Visa controls can make life difficult for international students looking for a pre-registration placement. The Royal Pharmaceutical Society’s Pharmacy Professional Sponsorship Scheme, which was introduced to support overseas pharmacy students who were already studying pharmacy at GB universities at the time of the closure of the tier 1 Post-Study Work visa in April 2012, does not cover students who started their degree after April 2012.
Students who started their degree after April 2012 will need to switch from a tier 4 study visa to a general tier 2 work visa before beginning the pre-registration training year. Applicants will need to fit the eligibility criteria which includes having a certificate of sponsorship reference number and an appropriate salary.
Is your employer a registered sponsor?
Double check that any potential employer is a registered sponsor or is willing to become one. Apply for as many positions as possible to maximise your chances of getting the right placement.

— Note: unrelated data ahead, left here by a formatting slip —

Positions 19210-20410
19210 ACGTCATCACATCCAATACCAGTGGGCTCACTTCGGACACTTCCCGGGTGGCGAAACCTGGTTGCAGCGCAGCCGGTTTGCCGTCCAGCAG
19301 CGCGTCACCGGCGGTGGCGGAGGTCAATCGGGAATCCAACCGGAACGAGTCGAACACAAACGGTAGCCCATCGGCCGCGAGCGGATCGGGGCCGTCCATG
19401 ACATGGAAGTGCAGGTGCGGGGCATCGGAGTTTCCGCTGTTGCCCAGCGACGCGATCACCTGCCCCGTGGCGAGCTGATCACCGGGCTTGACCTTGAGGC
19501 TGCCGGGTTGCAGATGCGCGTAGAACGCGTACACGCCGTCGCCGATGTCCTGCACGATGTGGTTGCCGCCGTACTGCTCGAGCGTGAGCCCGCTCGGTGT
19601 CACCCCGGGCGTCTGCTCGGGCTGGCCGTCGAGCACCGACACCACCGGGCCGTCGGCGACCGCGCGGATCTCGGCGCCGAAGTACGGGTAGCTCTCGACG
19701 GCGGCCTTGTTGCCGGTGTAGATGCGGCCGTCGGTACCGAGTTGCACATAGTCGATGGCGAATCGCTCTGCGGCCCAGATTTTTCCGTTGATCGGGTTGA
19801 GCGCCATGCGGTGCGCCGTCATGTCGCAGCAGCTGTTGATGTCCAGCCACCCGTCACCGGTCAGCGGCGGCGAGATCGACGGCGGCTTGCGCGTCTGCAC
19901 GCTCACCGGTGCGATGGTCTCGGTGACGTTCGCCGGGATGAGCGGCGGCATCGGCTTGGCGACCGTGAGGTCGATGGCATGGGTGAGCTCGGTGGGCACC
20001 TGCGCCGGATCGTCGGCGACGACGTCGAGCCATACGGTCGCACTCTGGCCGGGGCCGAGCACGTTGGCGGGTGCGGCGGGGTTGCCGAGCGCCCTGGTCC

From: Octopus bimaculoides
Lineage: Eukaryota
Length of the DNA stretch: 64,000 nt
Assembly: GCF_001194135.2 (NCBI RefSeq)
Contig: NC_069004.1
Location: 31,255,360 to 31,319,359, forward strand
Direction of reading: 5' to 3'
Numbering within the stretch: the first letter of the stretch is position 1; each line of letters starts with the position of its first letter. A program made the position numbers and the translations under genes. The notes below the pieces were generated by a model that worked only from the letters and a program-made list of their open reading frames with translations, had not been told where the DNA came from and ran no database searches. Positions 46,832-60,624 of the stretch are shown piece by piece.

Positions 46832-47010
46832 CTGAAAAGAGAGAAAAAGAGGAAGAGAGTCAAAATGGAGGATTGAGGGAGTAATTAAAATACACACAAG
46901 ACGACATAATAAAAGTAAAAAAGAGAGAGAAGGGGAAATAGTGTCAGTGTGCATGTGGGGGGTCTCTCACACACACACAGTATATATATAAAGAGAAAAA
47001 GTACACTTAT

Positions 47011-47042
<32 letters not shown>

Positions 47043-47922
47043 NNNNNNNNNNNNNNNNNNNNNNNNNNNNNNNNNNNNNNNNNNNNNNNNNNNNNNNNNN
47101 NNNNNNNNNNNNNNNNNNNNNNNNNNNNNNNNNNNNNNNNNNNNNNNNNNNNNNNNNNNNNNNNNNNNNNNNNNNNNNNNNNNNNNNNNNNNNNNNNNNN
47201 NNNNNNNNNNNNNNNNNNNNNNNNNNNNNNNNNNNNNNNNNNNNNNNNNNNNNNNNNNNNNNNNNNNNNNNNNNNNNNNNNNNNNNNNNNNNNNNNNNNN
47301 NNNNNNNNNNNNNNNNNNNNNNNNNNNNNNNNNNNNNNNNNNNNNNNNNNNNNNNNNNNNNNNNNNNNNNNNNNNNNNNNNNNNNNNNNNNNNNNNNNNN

Make sure that you use your university careers service. They can help you to prepare your CV and double check your job application forms. Also be sure to attend as many student-focused careers fairs and introduce yourself to potential employers.
Community pre-registration placements may not match the appropriate salary requirements for a tier 2 visa. Some students have considered offering to work additional hours (up to a maximum of 48 hours), or adding value by working in excess of the training requirements, for example, offering to help with enhanced services.
International students have to overcome many challenges in order to study in the UK, for example, undertaking a degree that is not in their native language and adjusting to another culture. Successfully overcoming these challenges demonstrates resilience and strength of character (both very necessary qualities for pharmacists). Do be sure that this comes across in your CV and at interviews.
Have a back-up plan
If you cannot get a placement that fits the visa criteria, you might need a back-up plan. Things to consider are can you undergo your final training in your home country and register there as a pharmacist? Or you could have a look at some of the science graduate schemes offered by organisations such as the NHS and the pharmaceutical industry.
For further information on all aspects of the visa criteria, see our International students: visa requirements for the pre-registration year fact sheet.